What Hath Man Wrought?

Communication technology in the early 21st century

· 11 min read
What Hath Man Wrought?

(This week is the 500th anniversary of the fall of the Aztecs due to the arrival of the Spanish and their allies. This is a tech-focused essay on what happens when massive changes in technology change our entire existence)

The young men filtered slowly into the large room. They were special, selected by years of training and breeding. For the past weeks, they had heard stories of the spectacle about to unfold. The strangers, the important people brought new ways and wonderful things. Many had spoken of it. This was the time they had anticipated. After tonight, after the magic, they wouldn't be the same. They were eager with anticipation. They would be different. Everything would be different. They would even think different.

May 24, 1844, Samuel F. B. Morse dispatched the first telegraphic message over an experimental line from Washington, D.C., to Baltimore. It's a quote from Numbers 23:23

Five hundred years ago, the Spanish showed up in the New World. It was the most dramatic and catastrophic change our species has experienced in all of written history. In terms of number of people and cultures affected, the discovery of the New World ranks only next to the last Ice Age, or perhaps the Bronze Age Collapse.

You can't always get what you wanted

Nothing worked out like anybody thought it would.

Out of the many stupendous changes, including plague, pestilence, famine, and mass migration, the most powerful change was the magic that the Spanish (and later European settlers) brought with them. The wizards brought it.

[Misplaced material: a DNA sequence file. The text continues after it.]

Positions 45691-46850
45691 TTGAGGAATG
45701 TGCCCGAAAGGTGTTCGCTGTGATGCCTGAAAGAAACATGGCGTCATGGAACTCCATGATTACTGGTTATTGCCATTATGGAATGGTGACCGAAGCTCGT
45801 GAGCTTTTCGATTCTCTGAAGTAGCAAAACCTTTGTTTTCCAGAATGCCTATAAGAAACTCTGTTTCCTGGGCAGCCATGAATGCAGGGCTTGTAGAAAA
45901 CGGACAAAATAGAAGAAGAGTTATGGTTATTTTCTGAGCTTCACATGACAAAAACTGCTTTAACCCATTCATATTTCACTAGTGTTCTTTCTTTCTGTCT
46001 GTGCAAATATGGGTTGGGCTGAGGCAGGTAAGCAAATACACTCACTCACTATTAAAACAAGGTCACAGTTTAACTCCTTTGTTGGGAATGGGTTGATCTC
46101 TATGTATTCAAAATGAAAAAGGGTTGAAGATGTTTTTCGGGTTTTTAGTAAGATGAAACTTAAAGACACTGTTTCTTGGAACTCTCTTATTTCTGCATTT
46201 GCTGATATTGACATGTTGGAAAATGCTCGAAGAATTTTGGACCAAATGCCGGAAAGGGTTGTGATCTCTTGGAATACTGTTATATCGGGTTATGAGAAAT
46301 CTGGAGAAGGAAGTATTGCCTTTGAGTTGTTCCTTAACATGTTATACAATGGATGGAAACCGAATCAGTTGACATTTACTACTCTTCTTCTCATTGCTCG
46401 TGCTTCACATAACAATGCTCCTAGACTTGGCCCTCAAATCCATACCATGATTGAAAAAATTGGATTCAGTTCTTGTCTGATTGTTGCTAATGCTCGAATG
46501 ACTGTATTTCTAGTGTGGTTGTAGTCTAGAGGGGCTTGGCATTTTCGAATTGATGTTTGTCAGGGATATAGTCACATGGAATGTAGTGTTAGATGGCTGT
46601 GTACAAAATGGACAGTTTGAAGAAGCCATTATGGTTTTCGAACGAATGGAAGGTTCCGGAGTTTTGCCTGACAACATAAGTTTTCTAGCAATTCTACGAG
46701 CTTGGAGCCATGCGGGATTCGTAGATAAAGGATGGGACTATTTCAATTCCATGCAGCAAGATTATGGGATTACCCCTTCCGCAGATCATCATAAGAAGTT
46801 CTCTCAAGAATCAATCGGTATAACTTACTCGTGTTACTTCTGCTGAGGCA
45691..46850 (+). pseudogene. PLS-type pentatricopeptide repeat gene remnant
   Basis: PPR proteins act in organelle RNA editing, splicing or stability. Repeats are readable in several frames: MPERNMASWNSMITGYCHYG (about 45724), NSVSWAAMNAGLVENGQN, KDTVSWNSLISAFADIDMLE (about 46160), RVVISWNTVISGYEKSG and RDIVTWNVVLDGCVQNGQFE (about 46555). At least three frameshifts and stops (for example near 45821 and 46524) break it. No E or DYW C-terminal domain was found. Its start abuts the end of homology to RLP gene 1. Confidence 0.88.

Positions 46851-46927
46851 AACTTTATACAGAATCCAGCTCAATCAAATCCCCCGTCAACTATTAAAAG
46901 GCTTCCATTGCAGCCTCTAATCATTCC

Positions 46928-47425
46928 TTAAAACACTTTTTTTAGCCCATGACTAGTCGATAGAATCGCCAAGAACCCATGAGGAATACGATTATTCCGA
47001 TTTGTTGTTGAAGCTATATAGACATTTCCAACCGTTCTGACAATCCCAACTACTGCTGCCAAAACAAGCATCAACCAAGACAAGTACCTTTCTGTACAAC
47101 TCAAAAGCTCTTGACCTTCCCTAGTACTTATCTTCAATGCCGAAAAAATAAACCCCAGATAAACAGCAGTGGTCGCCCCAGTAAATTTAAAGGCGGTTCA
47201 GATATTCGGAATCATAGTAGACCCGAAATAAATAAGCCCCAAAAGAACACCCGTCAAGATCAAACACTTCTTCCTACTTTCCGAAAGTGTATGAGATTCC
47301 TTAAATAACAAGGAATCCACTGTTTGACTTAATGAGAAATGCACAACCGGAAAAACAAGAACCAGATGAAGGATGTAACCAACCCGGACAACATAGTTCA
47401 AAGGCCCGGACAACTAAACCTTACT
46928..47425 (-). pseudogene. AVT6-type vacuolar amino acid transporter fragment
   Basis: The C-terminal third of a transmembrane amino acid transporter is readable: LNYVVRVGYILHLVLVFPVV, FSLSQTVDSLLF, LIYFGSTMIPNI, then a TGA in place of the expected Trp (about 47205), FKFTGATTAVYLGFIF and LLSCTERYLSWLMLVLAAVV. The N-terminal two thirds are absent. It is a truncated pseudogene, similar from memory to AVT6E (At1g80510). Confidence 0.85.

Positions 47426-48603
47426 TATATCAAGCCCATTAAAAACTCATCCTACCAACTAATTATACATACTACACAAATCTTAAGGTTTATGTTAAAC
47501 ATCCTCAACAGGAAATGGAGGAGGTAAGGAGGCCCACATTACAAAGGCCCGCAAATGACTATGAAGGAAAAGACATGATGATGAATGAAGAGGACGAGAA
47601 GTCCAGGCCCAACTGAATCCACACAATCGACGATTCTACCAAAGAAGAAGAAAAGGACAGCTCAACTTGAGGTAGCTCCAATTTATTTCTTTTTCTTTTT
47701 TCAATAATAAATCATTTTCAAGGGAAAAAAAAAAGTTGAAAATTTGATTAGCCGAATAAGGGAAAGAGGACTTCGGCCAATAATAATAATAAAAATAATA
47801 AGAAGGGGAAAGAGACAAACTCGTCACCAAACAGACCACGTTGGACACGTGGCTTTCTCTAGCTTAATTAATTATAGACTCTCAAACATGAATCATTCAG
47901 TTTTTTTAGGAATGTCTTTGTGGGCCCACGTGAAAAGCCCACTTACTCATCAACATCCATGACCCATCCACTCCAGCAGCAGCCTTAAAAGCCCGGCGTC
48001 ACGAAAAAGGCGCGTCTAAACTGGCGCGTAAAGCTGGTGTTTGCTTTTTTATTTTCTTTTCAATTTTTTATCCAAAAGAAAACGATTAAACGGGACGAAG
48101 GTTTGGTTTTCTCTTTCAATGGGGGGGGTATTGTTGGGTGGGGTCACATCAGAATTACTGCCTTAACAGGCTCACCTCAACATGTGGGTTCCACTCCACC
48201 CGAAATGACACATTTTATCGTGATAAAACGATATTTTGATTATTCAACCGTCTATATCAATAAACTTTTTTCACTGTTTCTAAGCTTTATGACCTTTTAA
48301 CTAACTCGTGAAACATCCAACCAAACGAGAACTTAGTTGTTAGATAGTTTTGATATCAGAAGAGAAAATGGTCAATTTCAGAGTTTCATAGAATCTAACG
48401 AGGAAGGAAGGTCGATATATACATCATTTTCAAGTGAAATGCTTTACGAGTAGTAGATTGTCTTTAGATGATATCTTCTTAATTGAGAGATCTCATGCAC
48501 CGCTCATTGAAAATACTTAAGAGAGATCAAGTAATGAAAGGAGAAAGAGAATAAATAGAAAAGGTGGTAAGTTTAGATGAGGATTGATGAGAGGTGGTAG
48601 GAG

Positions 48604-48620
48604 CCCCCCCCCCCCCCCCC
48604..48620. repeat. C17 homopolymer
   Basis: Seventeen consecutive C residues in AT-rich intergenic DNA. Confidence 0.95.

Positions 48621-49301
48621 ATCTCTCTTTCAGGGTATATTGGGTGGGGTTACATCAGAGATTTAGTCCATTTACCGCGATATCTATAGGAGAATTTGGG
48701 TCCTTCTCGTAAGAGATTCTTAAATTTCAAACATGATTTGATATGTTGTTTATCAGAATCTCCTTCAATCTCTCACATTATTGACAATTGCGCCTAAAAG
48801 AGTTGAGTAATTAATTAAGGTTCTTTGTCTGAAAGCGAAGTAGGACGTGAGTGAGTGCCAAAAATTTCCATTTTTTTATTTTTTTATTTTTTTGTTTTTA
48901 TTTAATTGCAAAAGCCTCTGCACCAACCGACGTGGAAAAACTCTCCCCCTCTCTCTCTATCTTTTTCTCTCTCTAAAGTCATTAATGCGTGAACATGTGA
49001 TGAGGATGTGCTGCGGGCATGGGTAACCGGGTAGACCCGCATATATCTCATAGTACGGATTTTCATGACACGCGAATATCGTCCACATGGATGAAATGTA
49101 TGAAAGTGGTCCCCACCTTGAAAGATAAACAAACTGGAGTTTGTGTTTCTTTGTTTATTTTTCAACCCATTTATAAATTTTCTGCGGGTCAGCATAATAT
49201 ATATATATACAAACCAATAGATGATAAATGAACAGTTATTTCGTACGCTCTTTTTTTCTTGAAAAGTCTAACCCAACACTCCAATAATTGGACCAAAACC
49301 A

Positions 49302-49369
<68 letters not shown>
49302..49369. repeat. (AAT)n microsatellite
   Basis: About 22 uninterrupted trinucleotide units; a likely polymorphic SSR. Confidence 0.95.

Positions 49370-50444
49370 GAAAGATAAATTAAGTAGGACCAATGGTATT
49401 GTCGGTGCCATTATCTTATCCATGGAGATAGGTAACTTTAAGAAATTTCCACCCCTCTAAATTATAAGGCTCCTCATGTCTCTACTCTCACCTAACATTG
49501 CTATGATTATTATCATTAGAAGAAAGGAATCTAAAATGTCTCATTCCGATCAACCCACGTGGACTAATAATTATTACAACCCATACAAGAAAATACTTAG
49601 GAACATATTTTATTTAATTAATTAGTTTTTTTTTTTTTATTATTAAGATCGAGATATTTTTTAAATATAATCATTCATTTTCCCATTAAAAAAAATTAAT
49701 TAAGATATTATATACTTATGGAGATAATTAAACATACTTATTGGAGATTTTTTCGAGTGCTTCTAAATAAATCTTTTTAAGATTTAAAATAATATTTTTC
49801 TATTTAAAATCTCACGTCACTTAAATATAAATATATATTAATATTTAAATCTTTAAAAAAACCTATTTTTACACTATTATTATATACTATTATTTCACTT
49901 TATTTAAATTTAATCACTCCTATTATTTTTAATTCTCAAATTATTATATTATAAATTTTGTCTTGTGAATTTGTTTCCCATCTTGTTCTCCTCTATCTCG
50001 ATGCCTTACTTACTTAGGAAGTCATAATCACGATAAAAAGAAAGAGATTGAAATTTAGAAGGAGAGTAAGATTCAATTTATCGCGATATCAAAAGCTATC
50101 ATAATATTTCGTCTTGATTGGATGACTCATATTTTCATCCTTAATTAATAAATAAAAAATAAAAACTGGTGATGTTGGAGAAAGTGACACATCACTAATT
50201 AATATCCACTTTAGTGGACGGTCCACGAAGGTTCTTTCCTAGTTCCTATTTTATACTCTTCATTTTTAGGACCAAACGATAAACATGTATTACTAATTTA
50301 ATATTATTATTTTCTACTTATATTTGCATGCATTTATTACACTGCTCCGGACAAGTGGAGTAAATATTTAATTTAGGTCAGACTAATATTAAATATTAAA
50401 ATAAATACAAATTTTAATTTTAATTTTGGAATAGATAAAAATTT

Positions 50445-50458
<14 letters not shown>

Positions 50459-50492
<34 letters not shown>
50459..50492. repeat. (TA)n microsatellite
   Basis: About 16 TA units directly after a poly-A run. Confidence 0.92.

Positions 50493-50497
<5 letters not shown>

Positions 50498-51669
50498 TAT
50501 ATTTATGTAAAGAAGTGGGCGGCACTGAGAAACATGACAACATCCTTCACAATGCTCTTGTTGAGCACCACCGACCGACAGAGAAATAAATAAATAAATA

What magic, you might ask? It was almost beyond description. It was a device. Special people possessed it and were trained to use it. It could be used everywhere. Somehow it mysteriously allowed the thinking, words, and thoughts of other people in far off times and places to visit, no matter where you were. Technically, it's open for anybody to participate, any reasonably-bright person could be trained in the magic. In reality, the way it was actually done, it was magic made by the elite, consumed by the masses.

It was reading and writing.

The magic begins. From Mesopotamia in 2300 B.C.E., our first known example of math homework. I imagine this saying something like: "Alif has three elephants. One leaves eastbound at a rate of ..."

It's quite common today to see the Spanish as conquerors, as cruel overlords bent on raping the land and subjecting the people, but that's not how they saw themselves. Everybody is a hero in their own story, and the glory of the Spanish story was bringing their morals and knowledge to poor creatures who obviously desperately needed it.